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And it could also be instructive for companies to consider the case of supermarket chain Winn-Dixie, which in June lost a court case after challenging a blind Florida man’s assertion that its inaccessible website violated the ADA. The case was splashed all over local and national news, and ended with Winn-Dixie agreeing to set aside $250,000 to make its site navigable for all. “Ultimately, that’s just bad public relations,” Lacek says. “If your name shows up in the paper as a company that’s not willing to become accessible, what kind of message does that send?”

“The idea is that if you make a design better for a specific group of people, it ends up being better for everyone.” [Source Images: filborg/iStock]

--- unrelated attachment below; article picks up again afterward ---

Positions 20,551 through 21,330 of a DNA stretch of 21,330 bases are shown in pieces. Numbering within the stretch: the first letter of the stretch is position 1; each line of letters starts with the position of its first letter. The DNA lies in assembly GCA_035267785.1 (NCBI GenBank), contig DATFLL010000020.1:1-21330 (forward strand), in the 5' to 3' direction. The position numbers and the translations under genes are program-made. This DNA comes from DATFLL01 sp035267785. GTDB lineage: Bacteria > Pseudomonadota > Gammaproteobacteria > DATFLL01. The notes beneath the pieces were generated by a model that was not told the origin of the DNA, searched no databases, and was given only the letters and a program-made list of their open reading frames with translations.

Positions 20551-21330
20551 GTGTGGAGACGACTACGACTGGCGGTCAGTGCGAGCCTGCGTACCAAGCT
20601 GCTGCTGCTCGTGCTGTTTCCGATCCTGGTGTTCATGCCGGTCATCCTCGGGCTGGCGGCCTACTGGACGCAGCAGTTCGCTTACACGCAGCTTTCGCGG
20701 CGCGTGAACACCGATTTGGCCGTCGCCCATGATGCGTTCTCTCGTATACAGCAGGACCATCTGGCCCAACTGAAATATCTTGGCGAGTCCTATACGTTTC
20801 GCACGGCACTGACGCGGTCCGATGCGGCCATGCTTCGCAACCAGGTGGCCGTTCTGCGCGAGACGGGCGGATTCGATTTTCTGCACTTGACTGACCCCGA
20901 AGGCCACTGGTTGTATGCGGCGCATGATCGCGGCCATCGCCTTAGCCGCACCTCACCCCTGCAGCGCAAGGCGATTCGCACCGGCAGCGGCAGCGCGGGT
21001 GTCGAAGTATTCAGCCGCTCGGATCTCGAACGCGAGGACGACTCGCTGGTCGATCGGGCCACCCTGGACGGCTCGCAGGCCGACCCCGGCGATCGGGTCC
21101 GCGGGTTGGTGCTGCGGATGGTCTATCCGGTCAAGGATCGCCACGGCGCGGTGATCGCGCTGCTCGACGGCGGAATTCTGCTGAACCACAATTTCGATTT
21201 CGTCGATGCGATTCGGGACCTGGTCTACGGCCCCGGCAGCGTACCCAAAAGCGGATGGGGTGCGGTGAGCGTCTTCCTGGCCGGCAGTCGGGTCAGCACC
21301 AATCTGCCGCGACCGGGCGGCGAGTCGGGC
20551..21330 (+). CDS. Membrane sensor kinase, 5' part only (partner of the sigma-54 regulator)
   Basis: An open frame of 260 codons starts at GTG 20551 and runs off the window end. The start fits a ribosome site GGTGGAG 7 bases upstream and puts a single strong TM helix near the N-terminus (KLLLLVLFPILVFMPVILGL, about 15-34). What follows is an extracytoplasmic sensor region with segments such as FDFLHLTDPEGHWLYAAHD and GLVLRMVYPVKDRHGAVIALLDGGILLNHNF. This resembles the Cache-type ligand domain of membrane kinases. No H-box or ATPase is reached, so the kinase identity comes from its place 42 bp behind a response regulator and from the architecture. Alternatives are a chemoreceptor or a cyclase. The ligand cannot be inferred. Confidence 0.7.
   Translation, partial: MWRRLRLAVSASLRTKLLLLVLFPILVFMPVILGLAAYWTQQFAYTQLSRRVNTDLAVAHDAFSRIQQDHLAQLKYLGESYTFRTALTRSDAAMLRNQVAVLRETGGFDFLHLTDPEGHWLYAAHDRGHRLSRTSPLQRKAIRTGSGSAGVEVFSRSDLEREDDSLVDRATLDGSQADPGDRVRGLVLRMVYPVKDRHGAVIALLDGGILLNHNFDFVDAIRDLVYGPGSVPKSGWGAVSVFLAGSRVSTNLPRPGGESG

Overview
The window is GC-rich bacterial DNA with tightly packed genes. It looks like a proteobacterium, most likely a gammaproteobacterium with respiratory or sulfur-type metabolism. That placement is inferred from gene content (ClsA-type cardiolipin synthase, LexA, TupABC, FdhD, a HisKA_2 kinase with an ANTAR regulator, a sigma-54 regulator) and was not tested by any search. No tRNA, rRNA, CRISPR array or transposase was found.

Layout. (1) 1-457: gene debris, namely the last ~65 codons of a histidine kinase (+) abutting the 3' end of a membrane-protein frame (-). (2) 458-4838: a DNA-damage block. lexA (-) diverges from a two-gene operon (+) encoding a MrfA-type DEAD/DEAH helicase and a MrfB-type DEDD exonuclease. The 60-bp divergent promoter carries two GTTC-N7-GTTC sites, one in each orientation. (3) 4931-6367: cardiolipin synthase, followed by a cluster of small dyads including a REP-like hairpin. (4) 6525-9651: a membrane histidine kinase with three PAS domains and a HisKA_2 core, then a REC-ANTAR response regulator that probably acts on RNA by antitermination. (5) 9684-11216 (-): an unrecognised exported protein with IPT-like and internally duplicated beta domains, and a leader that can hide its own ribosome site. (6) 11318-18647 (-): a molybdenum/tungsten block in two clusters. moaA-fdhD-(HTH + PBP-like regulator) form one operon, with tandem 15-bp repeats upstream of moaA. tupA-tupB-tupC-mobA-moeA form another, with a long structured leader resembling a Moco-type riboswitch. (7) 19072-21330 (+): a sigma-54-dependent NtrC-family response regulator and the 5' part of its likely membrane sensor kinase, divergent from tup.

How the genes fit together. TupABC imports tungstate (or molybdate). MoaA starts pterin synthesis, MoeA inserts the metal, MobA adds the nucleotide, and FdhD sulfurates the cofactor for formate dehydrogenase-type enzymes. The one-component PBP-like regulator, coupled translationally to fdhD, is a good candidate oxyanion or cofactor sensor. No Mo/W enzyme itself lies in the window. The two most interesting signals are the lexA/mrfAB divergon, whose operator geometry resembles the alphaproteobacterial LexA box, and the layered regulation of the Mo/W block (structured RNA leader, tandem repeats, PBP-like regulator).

Those arguments aside, Gene Lewis, who founded the advertising and web design agency Digital Pulp in 1996, has come up against another persistent myth: that making websites accessible compromises design. But good design, he tells Fast Company, is built around principles of “accessibility, simplicity, readability, and clarity.” The concept of universal design, he adds, which manifests physically in the on-ramps installed on sidewalks, intended to help the wheelchair-bound but really beneficial for everyone–parents with strollers, kids on bicycles, tourists with rolling suitcases. “The idea is that if you make a design better for a specific group of people, it ends up being better for everyone.” Accessible website design also boosts a site’s SEO. Much of what makes a site accessible is good implementation of HTML standard coding practices–proper headings, page structures, and clear division of text and images. Adding closed-captioning to videos so that screen readers can describe visual content also makes it easier for search engines like Google to comprehend and index those videos: A study by Discovery Digital Networks found that adding captions to videos increased their views by 7.32%.